Opening the Galilee Basin will provide longevity and stability to our coal mining industry, an economic boost to our state and country, and confidence for our small businesses and rural communities.

It’s time that the Queensland mining industry fought back against negativity – so next time you’re confronted by a naysayer, what are you going to tell them?

To give you an idea of its scale, if all nine mines were operating, Australia’s coal export capacity would effectively double.

10 FAST FACTS ABOUT THE CARMICHAEL PROJECT

  • Carmichael is insulated from global coal pricing and demand pressures via their ‘pit to plug’ strategy – all coal mined will be used for Adani’s power projects in India.
  • Adani is not a mining company, they’re an infrastructure company with mining assets.
  • 300,000 people die every year in India due to lack of energy access.
  • India is the second-largest importer of coal in the world, just to keep up with the rising demand for energy.
  • Australia’s high-energy, low-ash coal creates efficiencies for India’s supercritical coal-fired power plants.
  • Traditional Land Owner groups have worked with Adani to form an Indigenous Participation Plan that will create at least $250 million in benefits over 30 years.
  • For the Abbot Point Coal Terminal Expansion to go ahead, 29 strict environmental conditions must be met.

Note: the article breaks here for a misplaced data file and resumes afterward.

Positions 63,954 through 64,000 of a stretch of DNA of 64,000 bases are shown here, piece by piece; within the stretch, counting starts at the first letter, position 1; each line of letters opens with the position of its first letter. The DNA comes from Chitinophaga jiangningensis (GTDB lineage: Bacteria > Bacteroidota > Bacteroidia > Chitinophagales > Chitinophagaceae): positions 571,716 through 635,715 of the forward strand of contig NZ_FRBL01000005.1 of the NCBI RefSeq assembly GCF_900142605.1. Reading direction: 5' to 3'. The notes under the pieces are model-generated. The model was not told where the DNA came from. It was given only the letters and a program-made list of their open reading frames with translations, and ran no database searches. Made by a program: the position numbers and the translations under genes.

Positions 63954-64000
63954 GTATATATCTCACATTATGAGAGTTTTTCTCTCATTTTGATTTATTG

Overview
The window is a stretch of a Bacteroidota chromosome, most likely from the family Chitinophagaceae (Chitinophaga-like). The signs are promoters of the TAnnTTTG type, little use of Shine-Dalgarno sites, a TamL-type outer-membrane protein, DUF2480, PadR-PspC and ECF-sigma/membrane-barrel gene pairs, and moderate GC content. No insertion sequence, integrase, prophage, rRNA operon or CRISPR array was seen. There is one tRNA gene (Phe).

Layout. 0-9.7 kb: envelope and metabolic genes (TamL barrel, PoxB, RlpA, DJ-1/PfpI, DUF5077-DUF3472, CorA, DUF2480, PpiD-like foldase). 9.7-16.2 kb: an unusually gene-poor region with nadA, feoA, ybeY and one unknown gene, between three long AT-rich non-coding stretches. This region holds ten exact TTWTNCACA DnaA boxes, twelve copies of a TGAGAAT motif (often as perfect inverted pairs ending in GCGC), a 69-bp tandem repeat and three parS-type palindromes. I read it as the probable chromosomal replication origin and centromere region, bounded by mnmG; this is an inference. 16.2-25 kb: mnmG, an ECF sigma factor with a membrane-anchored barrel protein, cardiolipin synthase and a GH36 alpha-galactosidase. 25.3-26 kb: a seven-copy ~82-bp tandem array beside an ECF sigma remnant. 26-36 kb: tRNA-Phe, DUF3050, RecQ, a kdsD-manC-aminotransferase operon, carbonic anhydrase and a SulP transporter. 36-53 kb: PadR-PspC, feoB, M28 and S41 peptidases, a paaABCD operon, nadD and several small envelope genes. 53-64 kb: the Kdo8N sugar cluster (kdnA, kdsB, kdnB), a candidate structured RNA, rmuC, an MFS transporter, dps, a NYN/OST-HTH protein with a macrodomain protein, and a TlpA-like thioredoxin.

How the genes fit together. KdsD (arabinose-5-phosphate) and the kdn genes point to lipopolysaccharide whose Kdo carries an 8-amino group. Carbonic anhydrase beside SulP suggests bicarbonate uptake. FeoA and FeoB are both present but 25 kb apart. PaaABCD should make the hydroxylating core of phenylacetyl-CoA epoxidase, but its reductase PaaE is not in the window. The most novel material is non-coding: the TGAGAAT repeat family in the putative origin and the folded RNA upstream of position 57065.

• No dredging at all will occur in the Great Barrier Reef Marine Park.
  • Adani has shown clear commitment by investing $3.1 billion already in developing the Carmichael project.
  • Downer Group will be responsible for recruiting employees for the Carmichael project, focusing on regional hubs including Townsville, Mackay and Rockhampton.

JODIE CURRIE

DIRECTOR, Bowen Basin Mining Club

Jodie Currie is the director of the Bowen Basin Mining Club operating bi-monthly functions for the mining industry in Mackay, Moranbah and Emerald. The BBMC’s mission is to connect all levels of operation, supply and service delivery within the sector to create better outcomes through the provision of up to date information on projects and quality networking.

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For more information regarding the Bowen Basin Mining Club and upcoming speakers and events, visit bbminingclub.com.au.